Israel’s Benjamin Netanyahu says he will visit Bahrain soon

Israeli Prime Minister Benjamin Netanyahu said he would visit Bahrain ‘soon’ at the invitation of the Gulf state’s Crown Prince Salman Al-Khalifa. (AP)
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Updated 24 November 2020

Israel’s Benjamin Netanyahu says he will visit Bahrain soon

  • ‘We are both excited to bring the fruits of peace to our people and countries in such a short time’

JERUSALEM: Israeli Prime Minister Benjamin Netanyahu said on Tuesday he would visit Bahrain “soon” at the invitation of the Gulf state’s Crown Prince Salman Al-Khalifa.
Bahrain followed the United Arab Emirates in normalizing ties with Israel in a deal brokered by the United States that marked a strategic Middle East alignment against Iran. The shift has enraged the Palestinians who have demanded statehood before any such regional rapprochement.
“We are both excited to bring the fruits of peace to our people and countries in such a short time. That’s why he (Al-Khalifa) invited me to come soon for a formal visit in Bahrain and I will do this happily,” Netanyahu said in a statement about a phone call he held with the crown prince.
A first Bahraini delegation visited Israel last Wednesday.
Since September, the Trump administration has brokered agreements with Bahrain, the United Arab Emirates and Sudan toward normalizing their relations with Israel. An Israeli delegation traveled to Sudan on Monday.
Although White House officials have said more countries are considering normalizing ties with Israel, further developments appear unlikely before President-elect Joe Biden takes office on Jan. 20 and establishes his administration’s policy on Iran.
Biden has said he would rejoin the nuclear accord that world powers signed with Iran if it first resumed strict compliance with the deal, and would work with allies to strengthen its terms.


Egypt, UAE resume first Qatar flights since 2017

Updated 18 January 2021

Egypt, UAE resume first Qatar flights since 2017

  • An EgyptAir flight took off from Doha to Cairo, making it the first commercial flight in three and a half years between both countries
  • It was followed shortly after by the arrival of an Air Arabia flight from Sharjah in the UAE

DOHA: The first direct flights since 2017 between Qatar and its former rivals Egypt and the UAE took to the skies on Monday, following the end of a regional crisis.
Egypt and the United Arab Emirates (UAE) joined Saudi Arabia and Bahrain in cutting ties with Qatar in June 2017, accusing it of being too close to Iran and of backing Islamic extremists, charges Doha denies.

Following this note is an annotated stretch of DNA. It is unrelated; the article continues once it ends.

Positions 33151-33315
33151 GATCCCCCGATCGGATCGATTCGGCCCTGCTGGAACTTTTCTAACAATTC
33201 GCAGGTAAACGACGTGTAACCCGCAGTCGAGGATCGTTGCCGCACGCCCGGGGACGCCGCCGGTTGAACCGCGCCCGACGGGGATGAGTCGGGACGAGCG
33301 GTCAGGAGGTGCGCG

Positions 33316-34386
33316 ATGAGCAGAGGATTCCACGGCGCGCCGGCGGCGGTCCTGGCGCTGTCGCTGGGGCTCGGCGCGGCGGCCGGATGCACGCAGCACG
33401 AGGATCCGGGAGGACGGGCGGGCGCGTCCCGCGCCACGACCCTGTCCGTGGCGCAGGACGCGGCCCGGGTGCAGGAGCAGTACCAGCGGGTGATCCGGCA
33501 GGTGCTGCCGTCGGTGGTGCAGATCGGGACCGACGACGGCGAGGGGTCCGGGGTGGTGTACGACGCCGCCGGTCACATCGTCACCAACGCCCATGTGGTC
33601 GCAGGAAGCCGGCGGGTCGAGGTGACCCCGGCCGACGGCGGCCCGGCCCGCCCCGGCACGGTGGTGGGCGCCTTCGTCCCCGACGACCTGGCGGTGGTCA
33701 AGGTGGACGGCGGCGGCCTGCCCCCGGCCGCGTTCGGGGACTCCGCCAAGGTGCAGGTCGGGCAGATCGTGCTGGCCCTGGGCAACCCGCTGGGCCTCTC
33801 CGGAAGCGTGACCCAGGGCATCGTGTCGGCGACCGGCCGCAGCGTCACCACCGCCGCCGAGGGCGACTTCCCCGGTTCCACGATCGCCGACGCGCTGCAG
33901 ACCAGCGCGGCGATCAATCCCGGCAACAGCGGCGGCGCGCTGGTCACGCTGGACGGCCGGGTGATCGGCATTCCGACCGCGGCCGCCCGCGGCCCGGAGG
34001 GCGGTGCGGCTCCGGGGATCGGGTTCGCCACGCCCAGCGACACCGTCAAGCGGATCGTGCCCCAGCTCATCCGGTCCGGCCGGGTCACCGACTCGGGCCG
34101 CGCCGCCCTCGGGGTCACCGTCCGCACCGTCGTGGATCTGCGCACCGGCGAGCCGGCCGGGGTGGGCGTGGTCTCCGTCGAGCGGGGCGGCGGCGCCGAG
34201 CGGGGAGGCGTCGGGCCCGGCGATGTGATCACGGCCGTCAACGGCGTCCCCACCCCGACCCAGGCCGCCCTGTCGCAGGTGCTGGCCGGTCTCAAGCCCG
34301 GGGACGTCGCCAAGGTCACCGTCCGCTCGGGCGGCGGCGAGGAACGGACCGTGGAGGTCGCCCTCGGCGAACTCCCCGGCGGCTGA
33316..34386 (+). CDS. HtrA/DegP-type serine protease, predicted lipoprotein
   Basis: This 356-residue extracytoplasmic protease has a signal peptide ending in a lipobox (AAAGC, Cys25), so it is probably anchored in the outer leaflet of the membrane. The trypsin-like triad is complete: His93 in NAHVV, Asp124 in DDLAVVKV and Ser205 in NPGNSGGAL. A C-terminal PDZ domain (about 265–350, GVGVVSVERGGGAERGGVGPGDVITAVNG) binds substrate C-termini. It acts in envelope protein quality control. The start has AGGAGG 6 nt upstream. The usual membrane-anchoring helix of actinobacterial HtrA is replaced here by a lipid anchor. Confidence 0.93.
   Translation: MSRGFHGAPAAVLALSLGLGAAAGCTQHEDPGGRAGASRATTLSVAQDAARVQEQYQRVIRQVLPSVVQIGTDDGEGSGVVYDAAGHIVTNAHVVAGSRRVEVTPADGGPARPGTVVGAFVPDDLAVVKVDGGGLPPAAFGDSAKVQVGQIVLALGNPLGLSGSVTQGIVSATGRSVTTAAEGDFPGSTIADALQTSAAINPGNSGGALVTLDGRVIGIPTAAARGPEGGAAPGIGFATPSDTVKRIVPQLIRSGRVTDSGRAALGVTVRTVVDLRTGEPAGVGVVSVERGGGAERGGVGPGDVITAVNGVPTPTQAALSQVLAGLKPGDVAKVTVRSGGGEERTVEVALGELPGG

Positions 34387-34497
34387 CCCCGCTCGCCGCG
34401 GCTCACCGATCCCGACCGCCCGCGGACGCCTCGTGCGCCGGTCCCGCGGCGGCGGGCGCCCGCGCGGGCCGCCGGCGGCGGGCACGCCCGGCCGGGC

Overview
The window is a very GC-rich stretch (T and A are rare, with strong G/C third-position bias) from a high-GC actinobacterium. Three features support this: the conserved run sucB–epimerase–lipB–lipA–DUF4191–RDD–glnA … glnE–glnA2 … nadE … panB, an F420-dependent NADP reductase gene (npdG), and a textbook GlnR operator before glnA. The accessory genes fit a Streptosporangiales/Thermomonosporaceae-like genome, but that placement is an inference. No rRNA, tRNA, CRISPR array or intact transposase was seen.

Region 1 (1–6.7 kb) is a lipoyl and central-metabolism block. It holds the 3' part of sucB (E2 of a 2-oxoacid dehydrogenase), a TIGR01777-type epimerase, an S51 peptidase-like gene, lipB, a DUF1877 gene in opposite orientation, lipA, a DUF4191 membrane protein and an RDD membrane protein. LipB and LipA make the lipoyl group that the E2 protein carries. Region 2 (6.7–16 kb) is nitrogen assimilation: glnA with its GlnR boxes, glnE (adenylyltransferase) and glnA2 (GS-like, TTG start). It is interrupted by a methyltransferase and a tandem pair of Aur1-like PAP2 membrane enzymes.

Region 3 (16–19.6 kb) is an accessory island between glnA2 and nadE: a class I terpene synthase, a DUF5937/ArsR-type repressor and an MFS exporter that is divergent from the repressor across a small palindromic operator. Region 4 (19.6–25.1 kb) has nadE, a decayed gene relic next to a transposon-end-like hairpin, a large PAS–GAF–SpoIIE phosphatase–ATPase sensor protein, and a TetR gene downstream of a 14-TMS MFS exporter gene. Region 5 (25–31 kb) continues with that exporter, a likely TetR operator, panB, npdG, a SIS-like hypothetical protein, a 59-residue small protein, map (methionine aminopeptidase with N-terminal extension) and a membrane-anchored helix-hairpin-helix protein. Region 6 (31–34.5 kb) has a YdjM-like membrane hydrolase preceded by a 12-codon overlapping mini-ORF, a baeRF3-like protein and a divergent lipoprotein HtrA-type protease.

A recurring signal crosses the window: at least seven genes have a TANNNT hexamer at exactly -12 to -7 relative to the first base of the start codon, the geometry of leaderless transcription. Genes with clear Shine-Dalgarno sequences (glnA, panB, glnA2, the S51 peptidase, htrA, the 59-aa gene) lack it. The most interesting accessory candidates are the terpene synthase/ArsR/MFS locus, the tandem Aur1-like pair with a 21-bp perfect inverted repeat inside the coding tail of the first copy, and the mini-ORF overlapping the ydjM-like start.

The quartet agreed to heal the rift at a Gulf summit on January 5 in Saudi Arabia, after a flurry of diplomatic activity by outgoing US President Donald Trump’s administration.
The first commercial flight from Qatar to Egypt in three and a half years, an EgyptAir service to Cairo, took off from windswept Doha airport.
It was followed shortly after by the arrival of an Air Arabia flight from Sharjah in the UAE.
The resumption of flights from Doha to Cairo will simplify travel for the large contingent of Egyptians living in Qatar.
As many as 300,000 Egyptians call Qatar home, according to official statistics, but many were unable to travel home during the crisis.
In May 2020, frustrated Egyptians protested outside the compound housing Egypt’s then-empty embassy.
Following the demonstration, 18 repatriation flights operated via neutral Oman to comply with Cairo’s ban on direct air traffic.
A Qatar Airways plane was due to also make the trip to Cairo later Monday.
Flights between Doha and Saudi Arabia, which has also opened its land border to Qatar, resumed on January 11.
The row complicated regional travel, divided families and raised costs faced by Qatari businesses.
Mustafa Ahmed, 38, an Egyptian technical engineer, said he was “very happy.”
“With direct flights, life will be easier, especially for families and children, avoiding the torment of changing airports and planes and waiting for hours for transit flights,” he told AFP.
Egyptians in Qatar work in a number of sectors including education, health care and engineering.
Thousands of Qatar’s majority-expatriate workforce, however, have lost their jobs as a result of a downturn caused by the coronavirus epidemic.